What is "Pervasive Conduct"?
Pervasiveness refers to the extent, frequency, continuousness, and length of presence of the misconduct in question, which must be of a sufficiently high level to permit a finding that the conduct was pervasive so as to change the conditions of employment and create a hostile or abusive work environment for employees because of the victim's sex. To be severe enough to trigger liability, the conduct must be sufficiently egregious to make the employee's work environment hostile.
Factors that Are Considered in Determining Pervasiveness:
- Frequency of Harassing Conduct: For conduct to be sufficiently pervasive to amount to discriminatory change in the terms and conditions of employment, the conduct must be sufficiently continuous and concerted. To be sufficiently concerted, the misconduct must be consistent without too much time lapsing between each incident. For example, the court found that there was no concerted pattern of harassment found to support a finding of sexual discrimination where four incidents of misconduct occurred over a four-year period. Generally, a single incident is not enough unless it is extremely serious.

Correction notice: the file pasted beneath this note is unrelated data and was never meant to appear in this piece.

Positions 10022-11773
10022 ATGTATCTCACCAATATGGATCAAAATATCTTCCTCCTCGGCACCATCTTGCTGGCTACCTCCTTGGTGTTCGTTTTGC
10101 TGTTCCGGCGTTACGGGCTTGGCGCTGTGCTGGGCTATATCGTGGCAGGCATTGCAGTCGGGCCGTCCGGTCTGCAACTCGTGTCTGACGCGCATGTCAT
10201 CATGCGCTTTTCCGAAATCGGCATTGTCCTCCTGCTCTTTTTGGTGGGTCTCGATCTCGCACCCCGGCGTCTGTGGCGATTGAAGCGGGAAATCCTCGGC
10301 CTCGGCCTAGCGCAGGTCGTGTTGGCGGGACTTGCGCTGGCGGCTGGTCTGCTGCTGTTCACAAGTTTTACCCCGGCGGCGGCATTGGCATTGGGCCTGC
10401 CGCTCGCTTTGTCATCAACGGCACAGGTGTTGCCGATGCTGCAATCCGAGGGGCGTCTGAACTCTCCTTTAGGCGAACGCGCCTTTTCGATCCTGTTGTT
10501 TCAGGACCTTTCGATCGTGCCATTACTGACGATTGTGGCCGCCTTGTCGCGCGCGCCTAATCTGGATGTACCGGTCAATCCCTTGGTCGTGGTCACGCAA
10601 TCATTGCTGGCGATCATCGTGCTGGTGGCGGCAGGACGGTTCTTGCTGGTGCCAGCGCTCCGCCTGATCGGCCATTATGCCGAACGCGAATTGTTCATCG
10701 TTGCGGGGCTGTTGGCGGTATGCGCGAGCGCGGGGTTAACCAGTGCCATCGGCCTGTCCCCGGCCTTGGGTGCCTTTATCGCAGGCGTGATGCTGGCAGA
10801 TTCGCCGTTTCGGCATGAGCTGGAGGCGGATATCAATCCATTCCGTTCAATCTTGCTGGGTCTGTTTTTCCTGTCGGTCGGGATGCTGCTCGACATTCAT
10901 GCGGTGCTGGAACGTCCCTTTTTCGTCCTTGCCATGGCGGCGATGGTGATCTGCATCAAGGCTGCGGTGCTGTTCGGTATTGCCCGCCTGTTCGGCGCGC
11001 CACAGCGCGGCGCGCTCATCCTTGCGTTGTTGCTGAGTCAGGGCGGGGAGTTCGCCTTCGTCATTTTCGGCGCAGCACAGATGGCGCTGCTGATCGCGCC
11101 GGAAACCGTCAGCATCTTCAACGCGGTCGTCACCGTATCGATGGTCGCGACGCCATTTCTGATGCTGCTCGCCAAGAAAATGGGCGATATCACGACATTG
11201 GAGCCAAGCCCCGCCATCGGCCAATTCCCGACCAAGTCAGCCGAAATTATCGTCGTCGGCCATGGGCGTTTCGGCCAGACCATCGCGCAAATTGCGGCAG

- Corrective Action by Employer: Whether or not the employer takes immediate corrective action affects the determination of pervasiveness and the overall finding of a hostile work environment. The employer's failure to immediately take action in an attempt to lessen the harmful effect of the misconduct or to prevent the conduct in the future increases the pervasiveness of the conduct. Likewise, when the employer acts to reduce the harasser's ability to commit the misconduct in the presence of the victim, this reduces the pervasiveness of the misconduct. For example, when an employer moves the employee that committed the misconduct to another department to prevent further contact between him or her and the victim reduces the misconduct's pervasiveness.